As more migrants are once again crossing the Mediterranean, more deaths are occurring on this migration route that has been deemed the most dangerous in the world. Over the weekend, around 3,000 migrants reached Italy, with the Italian coastguard evacuating many from crowded boats close to the country's shores, including 400 on a vessel that was adrift in inclement weather. The UN has criticized delays caused by state-led rescue operations as well as the blocking of civilian rescue ships that has become commonplace - both exacerbating the humanitarian crisis in the region.
The incident highlights just how dangerous crossing the Mediterranean Sea is for migrants, who are often sent off from Northern Africa in overloaded boats lacking equipment and supplies while being vulnerable to any bad weather or other incidents along the way. The International Organization for Migration's Missing Migrants website counts 516 migrants who died or went missing in the Mediterranean in Q1 of 2023 - more than in any first quarter since 2017.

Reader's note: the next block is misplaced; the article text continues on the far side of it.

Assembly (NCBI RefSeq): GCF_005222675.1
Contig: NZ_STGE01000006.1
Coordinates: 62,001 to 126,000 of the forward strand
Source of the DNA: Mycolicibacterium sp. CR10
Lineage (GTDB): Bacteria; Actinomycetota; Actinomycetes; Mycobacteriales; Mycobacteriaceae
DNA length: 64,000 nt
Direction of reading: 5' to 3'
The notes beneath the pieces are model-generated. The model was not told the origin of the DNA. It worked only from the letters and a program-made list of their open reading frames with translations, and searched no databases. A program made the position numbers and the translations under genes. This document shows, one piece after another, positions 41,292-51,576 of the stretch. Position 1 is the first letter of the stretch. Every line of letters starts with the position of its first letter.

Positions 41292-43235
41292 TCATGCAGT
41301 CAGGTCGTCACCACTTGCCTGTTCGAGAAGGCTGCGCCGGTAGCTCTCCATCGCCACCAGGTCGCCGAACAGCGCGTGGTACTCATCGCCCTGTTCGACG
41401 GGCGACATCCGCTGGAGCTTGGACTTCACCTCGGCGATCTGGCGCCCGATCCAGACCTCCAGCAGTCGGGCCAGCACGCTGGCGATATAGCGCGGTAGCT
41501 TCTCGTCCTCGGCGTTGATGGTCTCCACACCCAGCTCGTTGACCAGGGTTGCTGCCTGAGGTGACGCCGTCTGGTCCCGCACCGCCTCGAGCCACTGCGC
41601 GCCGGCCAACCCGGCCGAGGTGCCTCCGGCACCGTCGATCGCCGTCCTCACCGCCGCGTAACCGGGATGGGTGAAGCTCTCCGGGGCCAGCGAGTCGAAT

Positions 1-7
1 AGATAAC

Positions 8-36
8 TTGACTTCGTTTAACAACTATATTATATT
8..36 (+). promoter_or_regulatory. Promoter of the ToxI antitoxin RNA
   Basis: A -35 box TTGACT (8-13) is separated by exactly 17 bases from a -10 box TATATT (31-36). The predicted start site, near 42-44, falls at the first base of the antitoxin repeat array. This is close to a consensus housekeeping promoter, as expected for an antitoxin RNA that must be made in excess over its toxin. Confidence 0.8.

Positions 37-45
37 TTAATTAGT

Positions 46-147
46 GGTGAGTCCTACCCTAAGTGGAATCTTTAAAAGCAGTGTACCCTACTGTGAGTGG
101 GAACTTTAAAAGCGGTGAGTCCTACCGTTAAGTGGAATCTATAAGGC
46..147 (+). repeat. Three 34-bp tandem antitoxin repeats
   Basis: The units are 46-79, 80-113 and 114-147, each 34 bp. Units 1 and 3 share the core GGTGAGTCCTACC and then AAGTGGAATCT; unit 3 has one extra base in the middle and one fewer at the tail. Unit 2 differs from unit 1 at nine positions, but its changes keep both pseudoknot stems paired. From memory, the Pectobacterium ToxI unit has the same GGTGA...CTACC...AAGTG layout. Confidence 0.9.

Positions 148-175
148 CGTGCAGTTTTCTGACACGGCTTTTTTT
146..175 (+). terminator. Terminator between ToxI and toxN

More than 2,400 migrants died in the Mediterranean in 2022 as this crisis is once more intensifying. In 2020, deaths (and movement on the route) had reached a low point of 1,450 deaths and missing persons. In 2016, a high of 5,136 people lost their lives in this way. Back then, both the Central Mediterranean crossing to Italy and the Eastern crossing to Greece were used by a high number of migrants as the Syrian civil war caused people to flee from the East while at the same time, Africans, for example from Nigeria and Eritrea, undertook the arduous journey north to cross the central Mediterranean. As of 2022, activity on the Eastern route has decreased, while the Central Mediterranean route is now seeing two thirds of registered crossing attempts.